Apollo Flags on the Moon Still Standing

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Flags at the Olympics may come and go, but there’s one U.S. record that remains unchallenged. New images from NASA’s Lunar Reconnaissance Orbiter show all but one of the U.S. flags planted during the six Apollo missions to the lunar surface are still standing.

“I was a bit surprised that the flags survived the harsh ultraviolet light and temperatures of the lunar surface, but they did,” LRO researcher Mark Robinson posted on the project’s website.

“What they look like is another question,” he added.

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Without atmosphere or wind to contend with, the flags seem to have remained largely undisturbed for more than four decades. The one exception is the flag planted by Neil Armstrong and Buzz Aldrin during the the first moon landing on July 20, 1969.

Aldrin had reported that the flag was blown over by exhaust from their spacecraft as it lifted off to return to their orbiting mother ship for the return trip home.

“It looks like he was correct,” Robinson wrote.

Scientists figured out the rest of the flags were still standing by studying LRO images taken at different times of the day. The flags, as well as other items left on the moon, cast shadows in different positions depending on the angle of the sun.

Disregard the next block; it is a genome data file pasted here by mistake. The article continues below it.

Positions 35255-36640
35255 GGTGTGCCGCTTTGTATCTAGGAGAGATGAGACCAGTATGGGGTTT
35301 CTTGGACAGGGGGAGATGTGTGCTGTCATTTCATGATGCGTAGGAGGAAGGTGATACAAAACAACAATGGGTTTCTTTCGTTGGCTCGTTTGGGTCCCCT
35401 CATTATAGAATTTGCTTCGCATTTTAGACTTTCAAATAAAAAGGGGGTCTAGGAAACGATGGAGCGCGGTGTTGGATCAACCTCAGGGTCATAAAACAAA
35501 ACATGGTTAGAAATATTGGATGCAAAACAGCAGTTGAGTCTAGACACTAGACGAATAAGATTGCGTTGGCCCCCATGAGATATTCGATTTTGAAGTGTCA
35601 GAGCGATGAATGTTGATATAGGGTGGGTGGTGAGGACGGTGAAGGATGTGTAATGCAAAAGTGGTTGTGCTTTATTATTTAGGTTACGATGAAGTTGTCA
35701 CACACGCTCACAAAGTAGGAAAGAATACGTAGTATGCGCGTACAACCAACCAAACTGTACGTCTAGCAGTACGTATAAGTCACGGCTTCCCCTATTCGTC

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Here’s a movie the LRO team made of the Apollo 12 landing site. Watch the flag’s shadow make a circle:

Between 1969 and 1972, the United States landed 12 astronauts on the surface of the moon. No one has been back since. Better pictures of the landing sites might be coming in the next few years as contenders in the Google Lunar X Prize aim to put a new generation of rovers and other spacecraft on the surface of the moon. There’s bonus bucks for imaging historic sites.

Image: Top, Apollo astronaut John Young salutes the Stars and Stripes while demonstrating the moon’s low gravity with a jump. Behind him are the Apollo 16 lunar module and lunar rover. Middle, Lunar Reconnaissance Orbiter’s view of the Apollo 17 landing site, which left behind another flag, descent stage and car, among other items. Credit: NASA/Charlie Duke; NASA/Goddard Space Flight Center/Arizona State University.

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